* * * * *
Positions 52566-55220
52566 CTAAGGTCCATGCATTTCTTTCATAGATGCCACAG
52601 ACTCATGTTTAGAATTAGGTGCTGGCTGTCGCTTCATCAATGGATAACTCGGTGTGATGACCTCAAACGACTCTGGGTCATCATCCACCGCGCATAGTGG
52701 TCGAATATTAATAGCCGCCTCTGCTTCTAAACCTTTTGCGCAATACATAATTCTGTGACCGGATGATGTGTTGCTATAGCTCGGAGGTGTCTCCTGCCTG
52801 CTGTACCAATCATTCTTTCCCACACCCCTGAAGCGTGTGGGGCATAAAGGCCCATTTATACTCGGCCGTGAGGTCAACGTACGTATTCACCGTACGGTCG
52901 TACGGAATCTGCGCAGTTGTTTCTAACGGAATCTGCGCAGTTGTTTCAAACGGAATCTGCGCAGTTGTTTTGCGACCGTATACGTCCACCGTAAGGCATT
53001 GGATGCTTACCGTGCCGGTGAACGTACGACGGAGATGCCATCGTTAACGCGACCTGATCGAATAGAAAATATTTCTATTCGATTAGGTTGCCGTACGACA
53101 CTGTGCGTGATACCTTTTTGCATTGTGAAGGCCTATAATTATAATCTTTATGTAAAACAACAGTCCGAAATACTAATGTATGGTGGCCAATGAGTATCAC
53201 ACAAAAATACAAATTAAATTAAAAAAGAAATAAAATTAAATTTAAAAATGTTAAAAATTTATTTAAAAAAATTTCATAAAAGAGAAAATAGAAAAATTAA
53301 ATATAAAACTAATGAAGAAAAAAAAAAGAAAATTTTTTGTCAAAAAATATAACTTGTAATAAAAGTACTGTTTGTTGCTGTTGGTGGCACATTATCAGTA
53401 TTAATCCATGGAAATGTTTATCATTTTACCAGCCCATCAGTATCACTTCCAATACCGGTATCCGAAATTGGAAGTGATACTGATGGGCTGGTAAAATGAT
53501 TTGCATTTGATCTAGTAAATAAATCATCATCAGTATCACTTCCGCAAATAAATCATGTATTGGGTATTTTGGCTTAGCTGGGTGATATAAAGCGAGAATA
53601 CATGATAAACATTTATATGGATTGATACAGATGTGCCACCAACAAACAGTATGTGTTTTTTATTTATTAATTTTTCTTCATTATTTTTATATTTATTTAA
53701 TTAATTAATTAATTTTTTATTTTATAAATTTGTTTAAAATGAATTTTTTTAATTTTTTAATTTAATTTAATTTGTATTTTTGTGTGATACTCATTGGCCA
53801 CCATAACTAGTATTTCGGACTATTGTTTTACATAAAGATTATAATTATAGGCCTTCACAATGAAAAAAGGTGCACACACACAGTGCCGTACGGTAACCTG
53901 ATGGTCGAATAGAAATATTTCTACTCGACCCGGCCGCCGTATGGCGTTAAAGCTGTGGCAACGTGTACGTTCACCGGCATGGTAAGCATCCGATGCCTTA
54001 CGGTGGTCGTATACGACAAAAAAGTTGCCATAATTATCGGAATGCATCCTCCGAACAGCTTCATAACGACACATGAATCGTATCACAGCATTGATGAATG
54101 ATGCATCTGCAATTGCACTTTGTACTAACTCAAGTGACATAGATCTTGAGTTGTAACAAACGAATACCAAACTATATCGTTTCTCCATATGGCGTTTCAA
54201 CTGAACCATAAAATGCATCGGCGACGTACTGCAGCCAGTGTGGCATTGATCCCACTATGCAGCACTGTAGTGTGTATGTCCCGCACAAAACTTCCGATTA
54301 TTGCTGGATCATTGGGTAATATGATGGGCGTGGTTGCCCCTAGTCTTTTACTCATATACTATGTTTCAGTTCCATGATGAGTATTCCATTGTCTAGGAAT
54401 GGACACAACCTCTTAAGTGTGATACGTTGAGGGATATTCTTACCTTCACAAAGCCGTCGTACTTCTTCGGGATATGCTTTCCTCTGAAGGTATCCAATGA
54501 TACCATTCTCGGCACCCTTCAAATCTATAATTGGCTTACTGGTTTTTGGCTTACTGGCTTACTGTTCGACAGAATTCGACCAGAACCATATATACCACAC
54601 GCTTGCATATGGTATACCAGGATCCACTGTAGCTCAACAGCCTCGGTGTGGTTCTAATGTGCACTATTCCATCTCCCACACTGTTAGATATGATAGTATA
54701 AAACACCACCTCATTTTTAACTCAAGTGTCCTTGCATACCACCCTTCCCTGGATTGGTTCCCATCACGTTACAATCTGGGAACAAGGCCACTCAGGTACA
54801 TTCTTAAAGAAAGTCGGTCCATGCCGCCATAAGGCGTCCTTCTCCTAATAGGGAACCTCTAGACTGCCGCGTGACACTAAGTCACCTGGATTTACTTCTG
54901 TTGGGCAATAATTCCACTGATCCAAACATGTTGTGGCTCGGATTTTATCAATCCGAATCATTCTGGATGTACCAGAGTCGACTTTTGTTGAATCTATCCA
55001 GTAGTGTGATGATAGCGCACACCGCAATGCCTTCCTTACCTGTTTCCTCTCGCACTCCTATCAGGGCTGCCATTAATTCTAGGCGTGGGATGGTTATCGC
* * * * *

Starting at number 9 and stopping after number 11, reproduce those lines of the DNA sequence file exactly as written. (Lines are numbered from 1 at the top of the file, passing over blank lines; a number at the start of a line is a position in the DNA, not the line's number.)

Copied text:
53201 ACAAAAATACAAATTAAATTAAAAAAGAAATAAAATTAAATTTAAAAATGTTAAAAATTTATTTAAAAAAATTTCATAAAAGAGAAAATAGAAAAATTAA
53301 ATATAAAACTAATGAAGAAAAAAAAAAGAAAATTTTTTGTCAAAAAATATAACTTGTAATAAAAGTACTGTTTGTTGCTGTTGGTGGCACATTATCAGTA
53401 TTAATCCATGGAAATGTTTATCATTTTACCAGCCCATCAGTATCACTTCCAATACCGGTATCCGAAATTGGAAGTGATACTGATGGGCTGGTAAAATGAT